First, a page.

It's been nearly a year since Version 3 of the IT Infrastructure Library (ITIL) came out. The update to ITIL, a framework for best practices in IT service delivery, was intended to sharpen its focus and, not incidentally, to attract a new group of followers.
So did it? Well, yes and no. Early adopters have mostly high praise for ITIL Version 3. It is broader, deeper and better organized, and users say its "life-cycle" approach to IT service delivery is a major improvement over Version 2's more narrow focus on day-to-day operations and its disjointed collection of point prescriptions.
Still, not all users of Version 2 have rushed to adopt Version 3, which its authors call a "refresh."
Many say they are happy with the older version of ITIL because they have patched its shortcomings with other methodologies and homegrown remedies. And, they say, a comprehensive adoption of any version of ITIL is a huge task, often requiring a major cultural change inside IT.
ITIL was created in the late 1980s by an agency of the British government, now called the Office of Government Commerce (OGC), as a way to describe a systematic approach to the provisioning and management of IT services. ITIL became popular in Europe during the 1990s but didn't catch on in the US until well after 2000.
ITIL was, and remains, literally a library of books, though the OGC also offers a raft of ITIL-related materials on its Web site.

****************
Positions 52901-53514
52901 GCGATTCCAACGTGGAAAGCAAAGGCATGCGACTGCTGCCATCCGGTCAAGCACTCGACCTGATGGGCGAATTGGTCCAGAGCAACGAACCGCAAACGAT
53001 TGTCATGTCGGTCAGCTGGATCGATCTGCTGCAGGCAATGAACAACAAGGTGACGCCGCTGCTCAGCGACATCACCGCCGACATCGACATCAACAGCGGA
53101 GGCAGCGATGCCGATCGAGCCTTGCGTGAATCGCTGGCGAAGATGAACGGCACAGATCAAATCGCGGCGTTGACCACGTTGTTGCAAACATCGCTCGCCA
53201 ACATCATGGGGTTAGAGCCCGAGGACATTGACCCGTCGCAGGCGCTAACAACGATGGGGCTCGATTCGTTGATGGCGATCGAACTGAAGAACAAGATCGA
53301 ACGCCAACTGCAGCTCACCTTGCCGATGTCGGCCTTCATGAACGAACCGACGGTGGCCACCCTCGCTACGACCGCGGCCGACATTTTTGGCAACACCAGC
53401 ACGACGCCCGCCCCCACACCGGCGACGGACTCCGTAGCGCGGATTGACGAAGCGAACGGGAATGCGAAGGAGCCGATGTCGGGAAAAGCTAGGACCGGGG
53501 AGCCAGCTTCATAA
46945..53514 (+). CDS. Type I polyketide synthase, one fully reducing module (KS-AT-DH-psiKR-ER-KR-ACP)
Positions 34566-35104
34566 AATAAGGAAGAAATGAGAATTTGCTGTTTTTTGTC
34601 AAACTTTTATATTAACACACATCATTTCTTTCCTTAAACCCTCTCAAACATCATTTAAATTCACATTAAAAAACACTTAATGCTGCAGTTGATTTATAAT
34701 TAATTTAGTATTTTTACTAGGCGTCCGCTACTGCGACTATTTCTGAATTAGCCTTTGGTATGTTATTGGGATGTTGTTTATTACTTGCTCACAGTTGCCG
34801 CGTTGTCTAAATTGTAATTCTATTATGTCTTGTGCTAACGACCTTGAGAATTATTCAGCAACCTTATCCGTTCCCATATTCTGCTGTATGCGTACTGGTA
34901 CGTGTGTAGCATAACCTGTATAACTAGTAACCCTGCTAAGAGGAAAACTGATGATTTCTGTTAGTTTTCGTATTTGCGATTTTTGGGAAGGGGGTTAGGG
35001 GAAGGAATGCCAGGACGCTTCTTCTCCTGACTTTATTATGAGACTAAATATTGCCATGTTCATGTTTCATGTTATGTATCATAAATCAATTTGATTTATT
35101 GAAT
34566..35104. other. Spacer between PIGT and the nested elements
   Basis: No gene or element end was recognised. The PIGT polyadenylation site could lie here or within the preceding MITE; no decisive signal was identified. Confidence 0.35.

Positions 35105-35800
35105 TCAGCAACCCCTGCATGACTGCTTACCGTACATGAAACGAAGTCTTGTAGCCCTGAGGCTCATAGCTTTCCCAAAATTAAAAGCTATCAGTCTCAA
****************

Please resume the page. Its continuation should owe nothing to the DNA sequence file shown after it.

Published in 2001, Version 2 focused on two pillars of IT infrastructure and operations: service support and service delivery. It prescribed best practices for incident, change, capacity and configuration management. Using those best practices, companies found that they were able to improve and standardize their data center operations.
However, important topics like security, financial management, the relationship between IT services and business value, and links between ITIL and other process disciplines got only lip service, if that, in the v2 ITIL.
And Version 2 tended to say what to do without specifying exactly how to reach that goal. Many companies liked that approach, saying it gave them freedom to adapt ITIL to their unique situations, while others complained that it left too much to the imagination.
In 2000, Microsoft Corp. put some of the "how to" into the Microsoft Operations Framework, its extension and enhancement of ITIL tailored to Microsoft IT environments.
Version 3 to the rescue
Now, v3 sweeps aside many of those earlier criticisms. It is much more specific as to how its advice might be carried out, turning theories in v2 into specifics via the inclusion of business case examples and templates for capturing information. It also goes to a much deeper level of detail by providing performance metrics and workflow examples.
"What v3 has done is integrate ITIL's different components much better," explains Robert Humphrey, global process governance director at Computer Sciences Corp. "With the introduction of the life-cycle model, which covers strategy through design through to continuous improvement, ITIL provides a much more natural flow," he says. "Now it gives equal importance to all the elements."
ITIL v3 has expanded the concept of IT service delivery from day-to-day operations of those services to five life-cycle phases (each with its own guidebook): strategy, design, transition (which covers implementation and change), operations and continual improvement.
And at the strategy end of things, v3 specifically invites the business manager into the process by asking IT to base the design, maintenance and evolution of IT services on the business objectives of the organization. ROI, business metrics and business benefits are covered in much greater detail.